Human beings – both men and women – in all eras have dreamt of staying strong and healthy and looking young and beautiful in spite of the passing of time, and those with the means have often spent enormous sums trying to achieve this dream.
After thousands of years, science made a leap forward, and the two researchers involved in this work won the Nobel Prize in 2012 for Physiology and Medicine.
That is now history: in 1962 the Briton John B. Gurdon, who is now 79 years old, discovered that a specialized adult cell “can lose its identity” and be reprogrammed to become a completely different type of cell.
The Japanese Shinya Yamanaka, born in the year of Gurdon’s groundbreaking discovery, more than 40 years later developed a technique that allowed adult, already differentiated cells to be reprogrammed.
When an egg cell is fertilized and the first cells begin to divide, these immature cells are all equal, with a low, elementary frequency. Such cells are called “pluripotent” because in their “primitive” state they have the potential to differentiate and become blood, skin, bone, eye, liver cells etc.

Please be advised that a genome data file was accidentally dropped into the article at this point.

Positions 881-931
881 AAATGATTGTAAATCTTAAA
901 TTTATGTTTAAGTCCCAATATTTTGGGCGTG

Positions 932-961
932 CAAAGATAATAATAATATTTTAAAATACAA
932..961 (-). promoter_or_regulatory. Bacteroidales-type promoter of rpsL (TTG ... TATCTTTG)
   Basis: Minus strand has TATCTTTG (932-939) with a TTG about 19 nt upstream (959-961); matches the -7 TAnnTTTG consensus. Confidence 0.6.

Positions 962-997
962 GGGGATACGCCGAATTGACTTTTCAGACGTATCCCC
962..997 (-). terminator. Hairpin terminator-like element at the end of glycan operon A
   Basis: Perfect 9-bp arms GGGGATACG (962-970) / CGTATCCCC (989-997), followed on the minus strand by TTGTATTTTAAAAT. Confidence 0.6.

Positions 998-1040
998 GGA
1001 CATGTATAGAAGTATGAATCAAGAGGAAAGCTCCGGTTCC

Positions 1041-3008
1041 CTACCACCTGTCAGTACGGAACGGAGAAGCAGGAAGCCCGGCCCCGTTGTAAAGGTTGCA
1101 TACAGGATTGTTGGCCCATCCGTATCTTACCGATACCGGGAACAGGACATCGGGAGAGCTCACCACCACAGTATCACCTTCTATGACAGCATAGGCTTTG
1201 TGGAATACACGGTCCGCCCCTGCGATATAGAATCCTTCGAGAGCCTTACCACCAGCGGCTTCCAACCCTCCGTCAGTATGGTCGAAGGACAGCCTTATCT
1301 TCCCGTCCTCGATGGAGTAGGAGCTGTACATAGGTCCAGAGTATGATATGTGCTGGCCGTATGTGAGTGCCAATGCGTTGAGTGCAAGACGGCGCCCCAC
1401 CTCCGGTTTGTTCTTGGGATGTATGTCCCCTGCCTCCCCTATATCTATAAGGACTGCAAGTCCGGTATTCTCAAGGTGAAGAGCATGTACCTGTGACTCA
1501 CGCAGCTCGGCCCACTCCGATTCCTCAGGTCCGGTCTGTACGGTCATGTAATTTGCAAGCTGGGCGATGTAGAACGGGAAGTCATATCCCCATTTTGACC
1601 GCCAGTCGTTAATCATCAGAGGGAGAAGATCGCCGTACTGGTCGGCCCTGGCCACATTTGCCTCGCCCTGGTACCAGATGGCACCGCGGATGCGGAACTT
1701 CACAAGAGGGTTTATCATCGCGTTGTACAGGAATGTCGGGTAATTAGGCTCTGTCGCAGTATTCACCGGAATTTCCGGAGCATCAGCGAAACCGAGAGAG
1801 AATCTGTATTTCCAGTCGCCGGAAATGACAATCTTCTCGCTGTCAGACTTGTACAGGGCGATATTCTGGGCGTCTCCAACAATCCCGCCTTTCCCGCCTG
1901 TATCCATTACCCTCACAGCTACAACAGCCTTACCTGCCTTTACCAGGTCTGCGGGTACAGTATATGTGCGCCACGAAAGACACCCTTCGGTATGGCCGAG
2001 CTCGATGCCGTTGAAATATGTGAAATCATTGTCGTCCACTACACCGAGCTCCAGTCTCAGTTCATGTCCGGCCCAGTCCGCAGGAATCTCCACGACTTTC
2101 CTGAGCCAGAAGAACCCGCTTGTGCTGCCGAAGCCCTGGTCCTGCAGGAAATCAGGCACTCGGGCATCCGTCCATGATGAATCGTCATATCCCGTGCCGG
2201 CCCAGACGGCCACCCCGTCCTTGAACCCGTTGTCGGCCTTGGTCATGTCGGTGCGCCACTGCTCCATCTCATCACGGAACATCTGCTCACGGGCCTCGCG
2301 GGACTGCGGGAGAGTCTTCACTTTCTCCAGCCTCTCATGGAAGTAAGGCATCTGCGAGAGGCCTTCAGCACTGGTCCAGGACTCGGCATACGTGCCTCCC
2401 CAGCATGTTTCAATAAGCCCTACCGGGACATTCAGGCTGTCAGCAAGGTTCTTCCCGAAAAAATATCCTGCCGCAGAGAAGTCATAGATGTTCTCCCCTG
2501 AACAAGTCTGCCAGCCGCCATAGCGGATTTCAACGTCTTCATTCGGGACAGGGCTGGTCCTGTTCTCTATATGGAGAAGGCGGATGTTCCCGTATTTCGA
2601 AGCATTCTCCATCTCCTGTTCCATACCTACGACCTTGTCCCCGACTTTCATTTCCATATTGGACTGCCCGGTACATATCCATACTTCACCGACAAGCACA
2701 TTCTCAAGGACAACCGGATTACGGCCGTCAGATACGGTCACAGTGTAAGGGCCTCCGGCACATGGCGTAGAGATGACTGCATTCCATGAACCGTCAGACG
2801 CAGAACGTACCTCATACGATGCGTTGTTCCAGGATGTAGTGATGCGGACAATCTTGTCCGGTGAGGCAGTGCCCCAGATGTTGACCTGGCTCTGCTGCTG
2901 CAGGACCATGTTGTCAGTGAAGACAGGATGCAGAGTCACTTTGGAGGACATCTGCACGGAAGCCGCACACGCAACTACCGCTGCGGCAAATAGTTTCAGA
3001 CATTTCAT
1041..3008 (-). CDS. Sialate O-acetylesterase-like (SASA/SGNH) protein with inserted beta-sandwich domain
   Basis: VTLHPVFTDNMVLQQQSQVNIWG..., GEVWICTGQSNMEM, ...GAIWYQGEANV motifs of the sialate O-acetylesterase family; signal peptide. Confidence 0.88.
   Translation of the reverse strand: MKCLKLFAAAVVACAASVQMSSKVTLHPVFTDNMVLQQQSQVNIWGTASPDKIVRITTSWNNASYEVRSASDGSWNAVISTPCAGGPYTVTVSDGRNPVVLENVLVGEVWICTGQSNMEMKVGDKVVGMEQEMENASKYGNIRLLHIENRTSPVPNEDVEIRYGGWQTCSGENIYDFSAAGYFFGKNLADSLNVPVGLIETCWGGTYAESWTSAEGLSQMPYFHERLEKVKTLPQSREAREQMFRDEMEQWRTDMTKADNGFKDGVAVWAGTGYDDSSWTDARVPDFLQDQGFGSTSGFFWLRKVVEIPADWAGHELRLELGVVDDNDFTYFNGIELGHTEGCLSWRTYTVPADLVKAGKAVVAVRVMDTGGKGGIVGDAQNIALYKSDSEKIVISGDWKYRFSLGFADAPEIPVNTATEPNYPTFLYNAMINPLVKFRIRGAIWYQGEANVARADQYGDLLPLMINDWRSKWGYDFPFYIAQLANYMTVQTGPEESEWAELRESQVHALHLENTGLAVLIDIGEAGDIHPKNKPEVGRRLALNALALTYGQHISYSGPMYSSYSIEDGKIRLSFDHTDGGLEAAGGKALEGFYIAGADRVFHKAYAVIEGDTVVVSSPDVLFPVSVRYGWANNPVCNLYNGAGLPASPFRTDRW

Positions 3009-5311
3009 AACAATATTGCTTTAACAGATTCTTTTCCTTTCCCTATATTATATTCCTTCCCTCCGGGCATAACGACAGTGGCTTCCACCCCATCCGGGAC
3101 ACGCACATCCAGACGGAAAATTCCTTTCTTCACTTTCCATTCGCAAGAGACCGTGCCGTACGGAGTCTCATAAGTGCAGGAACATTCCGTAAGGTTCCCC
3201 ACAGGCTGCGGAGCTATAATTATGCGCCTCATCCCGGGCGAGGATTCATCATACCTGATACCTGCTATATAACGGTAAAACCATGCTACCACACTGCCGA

Gurdon’s intuition was brilliant: all that was needed was to return, in some way, to the first moments of life and start over again, in order to, for example, restore the functionality of an organ damaged by disease, injury or other.
Therefore, for years, researchers tried to obtain “young” “embryonic” tissue, an excellent example of which is found in embryos and the umbilical cord – with obvious problems of ethics.
Today instead, thanks to the technique developed by Yamanaka, we know that adult cells can be reprogrammed to become embryonic cells, thereby opening the way to a series of infinite uses; uses that are truly numerous and all interesting – for example, in medicine, in the field of regenerative medicine – in light of the fact that Yamanaka’s discovery will allow us to turn a patient’s cells into stem cells and then into a type of tissue used to treat and cure a great many illnesses.
The implications in aesthetic medicine and cosmetic are also interesting. A new frontier is, in fact, the research into plant stem cells, which are also provided with exceptional vitality and flexibility.
A recently awarded Nobel Prize and we are already at the threshold of a new era with regard not only to health, but also beauty and the dream of “eternal beauty”.